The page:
Ngapain sih Za, bahas ini? Pertama, saya ter-trigger oleh percakapan-percakapan kecil dengan seorang anak mengenai dirinya yang berbeda dengan teman-temannya. Maklum saja, saya dan banyak orang Indonesia lain yang tinggal di UK ini kan menjadi anak rantau, diaspora, yang tentu berbeda dengan orang-orang asli UK. Namun, yang berbeda bukan hanya kami. UK adalah negara multikultural. Ada banyak sekali ras, agama, budaya, dan warna kulit yang beragam. Jadi, di negara ini, keberagaman adalah suatu hal yang kasat mata. Berbeda tentunya dengan kondisi di Indonesia yang orang-orangnya pun secara fisik tidak jauh berbeda. Istilahnya, di UK kami terpapar keberagaman eksplisit, sedangkan di Indonesia kita terpapar keberagaman implisit. Ya, kan? Secara fisik mirip bukan berarti tidak berbeda.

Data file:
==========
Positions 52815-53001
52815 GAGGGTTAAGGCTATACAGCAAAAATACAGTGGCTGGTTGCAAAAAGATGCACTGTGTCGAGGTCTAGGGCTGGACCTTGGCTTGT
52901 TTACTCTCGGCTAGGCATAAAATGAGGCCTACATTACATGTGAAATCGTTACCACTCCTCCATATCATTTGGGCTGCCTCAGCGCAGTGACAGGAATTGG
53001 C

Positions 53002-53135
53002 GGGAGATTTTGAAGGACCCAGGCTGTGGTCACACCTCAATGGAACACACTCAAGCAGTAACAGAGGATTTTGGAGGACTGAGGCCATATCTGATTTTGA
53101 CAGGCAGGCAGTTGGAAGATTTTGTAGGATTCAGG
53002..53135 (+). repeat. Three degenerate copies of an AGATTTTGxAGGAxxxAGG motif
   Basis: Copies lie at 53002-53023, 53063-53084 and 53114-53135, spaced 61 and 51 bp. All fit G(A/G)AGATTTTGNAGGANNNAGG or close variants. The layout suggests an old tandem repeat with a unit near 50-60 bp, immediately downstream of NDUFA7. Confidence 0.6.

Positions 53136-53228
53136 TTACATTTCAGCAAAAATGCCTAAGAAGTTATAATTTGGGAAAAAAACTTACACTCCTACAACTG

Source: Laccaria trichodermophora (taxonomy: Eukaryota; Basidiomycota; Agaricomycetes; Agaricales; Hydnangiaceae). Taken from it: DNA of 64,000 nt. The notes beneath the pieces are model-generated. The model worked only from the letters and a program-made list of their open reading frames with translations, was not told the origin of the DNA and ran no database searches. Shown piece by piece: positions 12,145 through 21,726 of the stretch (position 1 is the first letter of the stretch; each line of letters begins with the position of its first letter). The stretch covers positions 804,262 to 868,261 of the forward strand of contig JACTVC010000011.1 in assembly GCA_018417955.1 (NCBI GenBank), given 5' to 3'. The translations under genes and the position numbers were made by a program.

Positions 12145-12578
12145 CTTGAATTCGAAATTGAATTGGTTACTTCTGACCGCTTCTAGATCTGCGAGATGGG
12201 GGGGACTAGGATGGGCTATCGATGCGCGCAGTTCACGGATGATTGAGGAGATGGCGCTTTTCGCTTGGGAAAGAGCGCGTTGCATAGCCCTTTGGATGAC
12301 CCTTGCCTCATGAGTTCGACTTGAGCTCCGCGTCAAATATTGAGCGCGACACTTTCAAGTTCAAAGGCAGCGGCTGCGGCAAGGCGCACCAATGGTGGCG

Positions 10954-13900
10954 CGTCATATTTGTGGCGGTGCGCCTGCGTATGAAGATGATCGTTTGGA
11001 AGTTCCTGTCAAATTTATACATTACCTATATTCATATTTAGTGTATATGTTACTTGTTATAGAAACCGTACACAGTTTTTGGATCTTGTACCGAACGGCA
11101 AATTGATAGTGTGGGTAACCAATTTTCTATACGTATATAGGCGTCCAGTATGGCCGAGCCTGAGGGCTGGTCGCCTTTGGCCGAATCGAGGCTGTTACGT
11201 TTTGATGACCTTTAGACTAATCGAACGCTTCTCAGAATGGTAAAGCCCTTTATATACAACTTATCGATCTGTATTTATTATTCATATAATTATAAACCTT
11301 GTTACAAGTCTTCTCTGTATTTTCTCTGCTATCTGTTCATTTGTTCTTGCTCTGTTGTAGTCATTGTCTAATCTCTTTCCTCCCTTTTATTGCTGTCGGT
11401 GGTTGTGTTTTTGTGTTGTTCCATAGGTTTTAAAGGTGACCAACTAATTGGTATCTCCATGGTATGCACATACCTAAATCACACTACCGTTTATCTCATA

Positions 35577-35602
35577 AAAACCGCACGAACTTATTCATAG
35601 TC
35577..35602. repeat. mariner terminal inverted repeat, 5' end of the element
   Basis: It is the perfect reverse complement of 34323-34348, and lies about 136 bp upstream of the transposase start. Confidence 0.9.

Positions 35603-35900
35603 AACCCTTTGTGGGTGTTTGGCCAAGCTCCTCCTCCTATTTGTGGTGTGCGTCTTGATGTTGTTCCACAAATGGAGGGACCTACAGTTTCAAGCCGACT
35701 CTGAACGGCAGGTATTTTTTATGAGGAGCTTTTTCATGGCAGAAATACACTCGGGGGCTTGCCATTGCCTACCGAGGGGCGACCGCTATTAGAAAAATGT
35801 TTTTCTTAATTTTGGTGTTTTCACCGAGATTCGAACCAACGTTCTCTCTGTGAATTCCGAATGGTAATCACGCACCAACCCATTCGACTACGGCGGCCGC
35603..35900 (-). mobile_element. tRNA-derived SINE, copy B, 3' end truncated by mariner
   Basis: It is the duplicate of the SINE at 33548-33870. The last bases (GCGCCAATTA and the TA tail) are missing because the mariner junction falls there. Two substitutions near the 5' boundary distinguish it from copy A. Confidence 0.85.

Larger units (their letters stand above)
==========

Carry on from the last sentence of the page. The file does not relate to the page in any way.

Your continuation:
Lalu, beberapa waktu terakhir ini saat sudah memasuki bulan Ramadan, si anak kecil ini berkomentar ‘ih, kan nggak boleh ya makan siang hari waktu Ramadan. Orang lain kan ada yang puasa? Nanti yang makan ditangkap’. Jiahaha…. Namanya juga anak-anak, kan? Konsep saling menghormati, otoritas moral, dan perbedaan masih jadi suatu hal yang sangat vague. Saya jadi ingat teori mengenai perkembangan moral-nya Kohlberg yang mengatakan bahwa anak-anak (dan banyak juga orang dewasa yang tidak berkembang penalaran moralnya) masih berada di tahap membedakan benar dan salah karena ada otoritas dan peraturan. Segalanya diterjemahkan secara literal sehingga tidak ada proses berpikir lebih dalam. Jadi, wajar toh si anak berkomentar seperti itu? Penalaran sederhana dan berdasarkan pengamatan. Lah? Memangnya di UK ada aturan orang yang makan siang saat orang lain puasa harus ditangkap? No. Mungkin si anak belajar dari perkataan orang dewasa lain? Mungkin juga ia belajar dari pengamatan bahwa di Indonesia, makan dengan terang-terangan pada saat siang hari di bulan Ramadan adalah hal yang tabu dan perlu mendapatkan semacam ‘punishment’. Terbukti kan, tindakan penutupan warung makan secara paksa berakar dari penalaran pendek macam anak-anak, merupakan bentuk ‘punishment’, dan menurut saya, bentuk nyata dari kurangnya kesadaran akan keberagaman. Bahayanya, masyarakat luas, bahkan anak-anak, lalu belajar dari perilaku mereka dan menginternalisasi penalaran pendek.